Category Archive: Tools/Resources

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Adult Students Are You Struggling With Your Personal Statements? Read These Handy Tips!

If you’re one of the many adults returning to college, you know the importance of a personal statement. For some adult students, writing a personal statement may be something they fear and dread; but, it doesn’t have to be with the right training. Let’s say you lack in an area, such as your previous GPA or relevant experience. Writing a strong personal statement could make up for those weak points. So how should you go about doing this? Read these helpful hints to guide you along the way.

 

  1. Get to know yourself. More times than not, adult students will sit at their computer with a blank face and a blank screen. Instead, start by just simply brainstorming. Write a list of accomplishments that you’ve achieved and experience you’ve had. Let’s say you’re hoping to earn a criminal justice degree, for example, write down all of the relevant experience you’ve had. Maybe you’ve been involved in clubs and organizations that deal with criminal justice. Write down anything you can think of.  It doesn’t mean you have to use them all -they’re just ideas!
  2. Why do you want this? Every strong personal statement answers this question. Although it may not be in the prompt, your passion to earn your college degree should come out in your writing. Going back to hypothetically earning a criminal justice degree- write down reasons why you want to achieve this goal and earn this college degree. Maybe a life experience has helped you come to this realization. Make sure to write down all of your ideas! Remember- you don’t have to necessarily write about why you’ve chosen a particular college degree, but it will help you come off as a passionate candidate by writing from the heart.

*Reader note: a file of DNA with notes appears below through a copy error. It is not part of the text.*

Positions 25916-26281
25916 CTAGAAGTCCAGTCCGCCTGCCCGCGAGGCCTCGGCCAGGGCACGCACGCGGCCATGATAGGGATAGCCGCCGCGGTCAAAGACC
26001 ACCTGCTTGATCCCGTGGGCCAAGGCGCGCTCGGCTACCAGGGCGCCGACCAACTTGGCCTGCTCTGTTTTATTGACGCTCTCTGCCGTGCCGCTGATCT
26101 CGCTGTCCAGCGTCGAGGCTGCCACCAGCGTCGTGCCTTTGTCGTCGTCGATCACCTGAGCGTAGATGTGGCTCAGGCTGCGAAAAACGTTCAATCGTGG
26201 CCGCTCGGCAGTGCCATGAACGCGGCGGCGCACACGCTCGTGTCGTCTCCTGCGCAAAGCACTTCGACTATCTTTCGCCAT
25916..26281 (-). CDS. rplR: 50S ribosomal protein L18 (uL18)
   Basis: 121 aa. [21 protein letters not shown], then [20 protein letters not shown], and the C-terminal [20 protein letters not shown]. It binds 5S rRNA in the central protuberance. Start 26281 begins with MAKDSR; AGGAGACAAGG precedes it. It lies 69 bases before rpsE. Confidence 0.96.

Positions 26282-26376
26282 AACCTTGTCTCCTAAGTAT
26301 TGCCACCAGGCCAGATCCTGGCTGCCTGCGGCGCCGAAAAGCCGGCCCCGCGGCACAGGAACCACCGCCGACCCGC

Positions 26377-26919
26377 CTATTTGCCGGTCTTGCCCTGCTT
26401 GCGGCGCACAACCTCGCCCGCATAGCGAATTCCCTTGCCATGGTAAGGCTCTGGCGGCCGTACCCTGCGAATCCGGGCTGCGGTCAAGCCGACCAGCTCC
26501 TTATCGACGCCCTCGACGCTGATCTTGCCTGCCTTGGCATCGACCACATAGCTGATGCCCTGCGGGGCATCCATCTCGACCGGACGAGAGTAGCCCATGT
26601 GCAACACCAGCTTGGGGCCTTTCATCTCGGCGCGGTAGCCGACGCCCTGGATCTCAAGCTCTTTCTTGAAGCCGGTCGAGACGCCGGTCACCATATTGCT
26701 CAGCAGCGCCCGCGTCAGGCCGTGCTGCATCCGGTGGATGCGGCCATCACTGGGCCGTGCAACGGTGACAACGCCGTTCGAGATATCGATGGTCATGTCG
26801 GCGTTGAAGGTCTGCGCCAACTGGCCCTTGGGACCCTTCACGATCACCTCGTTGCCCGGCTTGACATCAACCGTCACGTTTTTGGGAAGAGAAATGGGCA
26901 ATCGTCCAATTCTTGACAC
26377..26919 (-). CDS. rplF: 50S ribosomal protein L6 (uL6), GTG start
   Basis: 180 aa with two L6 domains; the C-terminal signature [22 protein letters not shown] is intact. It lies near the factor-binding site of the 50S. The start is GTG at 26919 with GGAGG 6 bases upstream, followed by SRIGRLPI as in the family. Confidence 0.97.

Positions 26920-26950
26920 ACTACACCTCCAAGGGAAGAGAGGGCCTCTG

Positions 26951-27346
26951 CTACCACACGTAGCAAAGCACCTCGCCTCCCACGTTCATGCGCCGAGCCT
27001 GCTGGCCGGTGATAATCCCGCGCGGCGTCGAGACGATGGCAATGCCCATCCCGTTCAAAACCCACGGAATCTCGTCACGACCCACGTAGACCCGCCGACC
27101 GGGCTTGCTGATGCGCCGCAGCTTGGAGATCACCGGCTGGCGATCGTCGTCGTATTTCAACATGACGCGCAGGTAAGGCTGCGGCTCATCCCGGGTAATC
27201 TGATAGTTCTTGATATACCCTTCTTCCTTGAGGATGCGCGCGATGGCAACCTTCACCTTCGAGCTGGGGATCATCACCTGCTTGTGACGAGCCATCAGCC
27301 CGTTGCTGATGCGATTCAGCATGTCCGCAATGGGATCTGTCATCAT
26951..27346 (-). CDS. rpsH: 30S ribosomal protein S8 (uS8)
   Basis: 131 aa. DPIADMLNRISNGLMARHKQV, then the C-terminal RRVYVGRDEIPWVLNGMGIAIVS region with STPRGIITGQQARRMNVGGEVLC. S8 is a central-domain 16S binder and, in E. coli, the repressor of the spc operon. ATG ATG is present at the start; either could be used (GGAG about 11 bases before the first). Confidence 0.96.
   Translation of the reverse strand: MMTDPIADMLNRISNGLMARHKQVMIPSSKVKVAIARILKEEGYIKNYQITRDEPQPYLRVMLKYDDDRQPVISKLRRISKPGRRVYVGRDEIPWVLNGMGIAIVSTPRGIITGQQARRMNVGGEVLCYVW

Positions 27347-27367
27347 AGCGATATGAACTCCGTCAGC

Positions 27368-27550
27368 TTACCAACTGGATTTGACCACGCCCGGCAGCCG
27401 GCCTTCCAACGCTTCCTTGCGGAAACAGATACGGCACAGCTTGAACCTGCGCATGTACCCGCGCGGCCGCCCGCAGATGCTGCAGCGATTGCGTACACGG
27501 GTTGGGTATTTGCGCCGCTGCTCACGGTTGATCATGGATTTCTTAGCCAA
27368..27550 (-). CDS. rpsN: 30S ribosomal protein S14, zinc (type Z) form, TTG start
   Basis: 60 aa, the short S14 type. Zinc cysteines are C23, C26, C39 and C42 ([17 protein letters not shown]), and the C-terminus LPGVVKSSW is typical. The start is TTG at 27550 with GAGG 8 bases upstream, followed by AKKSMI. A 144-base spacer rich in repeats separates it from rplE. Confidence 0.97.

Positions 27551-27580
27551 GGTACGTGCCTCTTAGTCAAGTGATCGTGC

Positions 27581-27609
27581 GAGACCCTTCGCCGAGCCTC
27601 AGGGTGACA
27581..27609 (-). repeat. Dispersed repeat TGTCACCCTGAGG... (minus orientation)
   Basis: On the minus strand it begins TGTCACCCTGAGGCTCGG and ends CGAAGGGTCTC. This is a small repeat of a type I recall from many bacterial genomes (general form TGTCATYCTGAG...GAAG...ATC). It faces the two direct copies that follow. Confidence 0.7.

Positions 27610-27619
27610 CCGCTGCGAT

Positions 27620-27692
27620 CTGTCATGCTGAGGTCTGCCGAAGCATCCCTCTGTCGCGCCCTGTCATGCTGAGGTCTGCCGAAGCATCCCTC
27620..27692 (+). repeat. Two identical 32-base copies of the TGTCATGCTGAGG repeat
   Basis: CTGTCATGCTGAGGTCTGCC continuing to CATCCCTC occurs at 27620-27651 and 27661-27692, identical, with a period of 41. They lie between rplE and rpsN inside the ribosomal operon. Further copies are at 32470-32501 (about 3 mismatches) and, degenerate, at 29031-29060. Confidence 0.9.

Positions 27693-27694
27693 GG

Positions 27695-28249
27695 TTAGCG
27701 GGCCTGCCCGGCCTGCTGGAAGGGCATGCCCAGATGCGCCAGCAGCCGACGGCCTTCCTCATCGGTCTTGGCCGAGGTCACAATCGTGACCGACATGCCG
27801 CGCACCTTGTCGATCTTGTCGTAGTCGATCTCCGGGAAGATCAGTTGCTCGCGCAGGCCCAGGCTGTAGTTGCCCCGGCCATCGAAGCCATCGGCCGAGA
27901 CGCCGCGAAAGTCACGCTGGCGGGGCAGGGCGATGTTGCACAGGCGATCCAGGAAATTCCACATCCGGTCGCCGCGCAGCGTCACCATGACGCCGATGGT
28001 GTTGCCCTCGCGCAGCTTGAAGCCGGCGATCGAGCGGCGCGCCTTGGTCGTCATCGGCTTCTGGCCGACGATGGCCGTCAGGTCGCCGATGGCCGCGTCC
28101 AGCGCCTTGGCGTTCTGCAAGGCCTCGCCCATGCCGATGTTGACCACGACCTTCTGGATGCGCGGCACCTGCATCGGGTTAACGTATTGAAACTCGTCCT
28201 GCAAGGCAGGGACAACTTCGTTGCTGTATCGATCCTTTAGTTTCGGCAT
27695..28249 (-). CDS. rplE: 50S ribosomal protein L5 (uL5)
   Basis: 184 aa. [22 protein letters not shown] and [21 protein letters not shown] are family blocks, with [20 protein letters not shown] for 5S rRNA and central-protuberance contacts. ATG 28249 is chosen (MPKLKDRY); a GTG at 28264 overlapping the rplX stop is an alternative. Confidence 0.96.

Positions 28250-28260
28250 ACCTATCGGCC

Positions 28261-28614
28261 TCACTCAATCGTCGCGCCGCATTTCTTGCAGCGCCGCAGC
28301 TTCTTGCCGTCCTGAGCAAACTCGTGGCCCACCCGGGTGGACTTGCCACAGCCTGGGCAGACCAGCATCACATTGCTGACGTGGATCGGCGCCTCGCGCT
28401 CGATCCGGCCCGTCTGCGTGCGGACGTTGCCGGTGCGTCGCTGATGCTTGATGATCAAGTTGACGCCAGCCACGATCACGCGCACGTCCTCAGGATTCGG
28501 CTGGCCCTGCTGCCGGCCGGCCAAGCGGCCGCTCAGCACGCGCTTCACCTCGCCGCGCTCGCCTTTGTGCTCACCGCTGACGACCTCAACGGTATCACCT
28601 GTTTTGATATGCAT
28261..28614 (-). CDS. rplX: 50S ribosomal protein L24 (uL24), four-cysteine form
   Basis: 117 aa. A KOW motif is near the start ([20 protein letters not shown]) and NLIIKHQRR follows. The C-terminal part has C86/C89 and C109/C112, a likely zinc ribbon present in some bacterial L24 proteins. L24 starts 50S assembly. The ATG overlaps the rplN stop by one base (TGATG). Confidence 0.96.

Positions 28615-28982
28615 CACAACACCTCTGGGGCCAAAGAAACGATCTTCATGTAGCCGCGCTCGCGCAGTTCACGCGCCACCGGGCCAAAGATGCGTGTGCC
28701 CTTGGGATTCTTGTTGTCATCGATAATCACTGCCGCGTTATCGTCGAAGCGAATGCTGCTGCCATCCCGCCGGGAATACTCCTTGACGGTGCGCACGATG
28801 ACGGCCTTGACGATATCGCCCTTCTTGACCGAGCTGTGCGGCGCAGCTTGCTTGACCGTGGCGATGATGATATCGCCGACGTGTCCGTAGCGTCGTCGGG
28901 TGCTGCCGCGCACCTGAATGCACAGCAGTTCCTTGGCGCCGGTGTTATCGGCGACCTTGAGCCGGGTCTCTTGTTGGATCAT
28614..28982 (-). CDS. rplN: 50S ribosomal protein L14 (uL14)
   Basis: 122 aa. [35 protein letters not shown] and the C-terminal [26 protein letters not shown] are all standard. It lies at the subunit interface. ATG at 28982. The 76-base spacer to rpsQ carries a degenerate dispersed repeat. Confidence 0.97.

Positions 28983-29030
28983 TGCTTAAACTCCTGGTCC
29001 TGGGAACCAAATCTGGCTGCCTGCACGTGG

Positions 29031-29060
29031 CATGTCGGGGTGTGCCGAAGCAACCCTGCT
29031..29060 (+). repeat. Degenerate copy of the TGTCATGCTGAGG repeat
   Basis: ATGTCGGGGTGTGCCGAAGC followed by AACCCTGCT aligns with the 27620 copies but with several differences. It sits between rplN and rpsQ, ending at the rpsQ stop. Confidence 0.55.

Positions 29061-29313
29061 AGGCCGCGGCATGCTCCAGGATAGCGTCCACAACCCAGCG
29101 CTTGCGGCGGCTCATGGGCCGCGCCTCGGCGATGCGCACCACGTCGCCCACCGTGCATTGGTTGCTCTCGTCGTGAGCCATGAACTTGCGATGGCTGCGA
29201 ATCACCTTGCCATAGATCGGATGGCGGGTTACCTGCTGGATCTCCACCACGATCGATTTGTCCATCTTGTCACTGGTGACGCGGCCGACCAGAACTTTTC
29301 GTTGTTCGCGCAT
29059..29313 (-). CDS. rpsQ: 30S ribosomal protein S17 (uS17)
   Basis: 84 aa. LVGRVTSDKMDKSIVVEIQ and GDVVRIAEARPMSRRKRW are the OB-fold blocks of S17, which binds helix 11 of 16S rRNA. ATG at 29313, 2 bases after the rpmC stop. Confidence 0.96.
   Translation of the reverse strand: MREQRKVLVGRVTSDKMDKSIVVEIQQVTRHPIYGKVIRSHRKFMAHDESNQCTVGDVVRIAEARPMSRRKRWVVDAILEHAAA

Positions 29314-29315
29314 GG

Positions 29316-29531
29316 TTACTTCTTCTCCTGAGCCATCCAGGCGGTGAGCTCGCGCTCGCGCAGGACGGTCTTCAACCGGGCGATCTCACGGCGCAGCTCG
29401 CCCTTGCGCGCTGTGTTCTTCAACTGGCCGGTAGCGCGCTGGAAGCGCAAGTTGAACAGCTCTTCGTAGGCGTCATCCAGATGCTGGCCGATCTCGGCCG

3. Read the prompt. Too often adult students have an idea they are going to write about, yet it doesn’t follow the prompt given by the colleges and universities. Because colleges and universities are reading so many personal statements, one that doesn’t follow the guidelines will stick out among others- and not in an effective way. Be sure to review each prompt carefully and adjust your personal statement correctly for each school. Some colleges and universities may have very similar prompts, while others may be completely different.
  4. The writing process. Once you have all of your ideas put together, it’s time to write. It’s important to give yourself enough time to write because, although some personal statements may not require much length, it needs to be strong and effective. If the thought of writing in your home is already making your head hurt, dedicate time to writing your essay at your local library. Your library will be quiet and an unfamiliar environment will leave less room for distraction so you can work more productively. Remember, your personal statement doesn’t have to be written in one sitting! Writing your personal statement is more of a process. Once you feel that you’re out of ideas, take a break and come back to it.
  5. Review it. Once you’ve completed your personal statement, it is crucial to have others proofread it before your submission. Although this may be embarrassing, it’s necessary. There may be grammatical errors that you’ve missed or spelling mistakes. Someone may even suggest that you rewrite a section of your statement for better fluidity. Friends, family members, and co-workers are all great people to consult when writing your personal statement. You don’t have to use all of the advice they give you, but if several people are suggesting the same changes- think of their criticism as constructive and helpful!
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What Colleges and Universities Don’t Teach You